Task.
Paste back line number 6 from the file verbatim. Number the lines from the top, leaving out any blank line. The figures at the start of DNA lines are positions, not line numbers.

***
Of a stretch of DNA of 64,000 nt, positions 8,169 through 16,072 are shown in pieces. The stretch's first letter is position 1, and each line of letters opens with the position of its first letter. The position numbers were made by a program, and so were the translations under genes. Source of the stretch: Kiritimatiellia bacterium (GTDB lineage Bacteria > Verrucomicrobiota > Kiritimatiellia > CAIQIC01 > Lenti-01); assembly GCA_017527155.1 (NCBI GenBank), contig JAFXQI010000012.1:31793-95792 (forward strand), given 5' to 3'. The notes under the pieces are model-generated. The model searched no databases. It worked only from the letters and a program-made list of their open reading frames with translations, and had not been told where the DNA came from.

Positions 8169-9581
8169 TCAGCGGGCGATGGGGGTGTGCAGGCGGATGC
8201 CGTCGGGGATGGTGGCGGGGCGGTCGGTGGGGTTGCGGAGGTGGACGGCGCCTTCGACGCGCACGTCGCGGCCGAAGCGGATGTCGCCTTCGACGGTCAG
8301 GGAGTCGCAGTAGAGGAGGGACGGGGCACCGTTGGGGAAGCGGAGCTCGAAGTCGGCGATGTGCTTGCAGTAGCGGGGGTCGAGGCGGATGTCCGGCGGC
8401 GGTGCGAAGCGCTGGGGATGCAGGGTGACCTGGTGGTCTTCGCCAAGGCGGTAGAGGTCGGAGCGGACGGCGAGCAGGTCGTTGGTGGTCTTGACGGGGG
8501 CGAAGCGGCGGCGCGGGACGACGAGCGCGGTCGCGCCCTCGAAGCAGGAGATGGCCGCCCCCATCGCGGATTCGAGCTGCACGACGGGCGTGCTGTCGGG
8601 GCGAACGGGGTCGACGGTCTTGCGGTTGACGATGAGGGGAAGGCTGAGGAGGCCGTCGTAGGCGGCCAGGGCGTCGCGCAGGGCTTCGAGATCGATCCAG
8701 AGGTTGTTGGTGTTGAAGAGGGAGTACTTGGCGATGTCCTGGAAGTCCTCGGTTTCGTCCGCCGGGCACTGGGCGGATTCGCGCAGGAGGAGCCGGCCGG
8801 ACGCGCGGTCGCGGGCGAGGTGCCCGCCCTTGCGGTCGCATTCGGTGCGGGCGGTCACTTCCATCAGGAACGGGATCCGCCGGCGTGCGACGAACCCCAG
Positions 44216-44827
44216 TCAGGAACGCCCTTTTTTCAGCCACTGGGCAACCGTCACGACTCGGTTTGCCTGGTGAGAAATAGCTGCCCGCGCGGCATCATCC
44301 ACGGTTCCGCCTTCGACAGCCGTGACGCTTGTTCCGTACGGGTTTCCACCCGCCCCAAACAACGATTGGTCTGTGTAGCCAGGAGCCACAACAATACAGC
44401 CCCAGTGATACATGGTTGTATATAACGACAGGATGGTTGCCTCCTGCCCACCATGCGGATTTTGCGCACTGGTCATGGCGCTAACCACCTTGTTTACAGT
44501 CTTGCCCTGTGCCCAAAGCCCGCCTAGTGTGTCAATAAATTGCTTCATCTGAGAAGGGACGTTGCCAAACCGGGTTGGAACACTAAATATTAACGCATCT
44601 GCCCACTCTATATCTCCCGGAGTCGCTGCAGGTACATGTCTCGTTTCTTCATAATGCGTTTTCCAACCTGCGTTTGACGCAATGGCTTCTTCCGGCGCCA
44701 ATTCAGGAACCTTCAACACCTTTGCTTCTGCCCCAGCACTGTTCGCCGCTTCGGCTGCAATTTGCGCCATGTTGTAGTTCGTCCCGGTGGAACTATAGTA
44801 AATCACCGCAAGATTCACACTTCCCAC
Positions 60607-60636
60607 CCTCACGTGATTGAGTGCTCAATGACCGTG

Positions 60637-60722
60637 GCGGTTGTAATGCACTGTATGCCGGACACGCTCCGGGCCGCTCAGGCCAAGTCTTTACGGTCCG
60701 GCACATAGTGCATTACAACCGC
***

8401 GGTGCGAAGCGCTGGGGATGCAGGGTGACCTGGTGGTCTTCGCCAAGGCGGTAGAGGTCGGAGCGGACGGCGAGCAGGTCGTTGGTGGTCTTGACGGGGG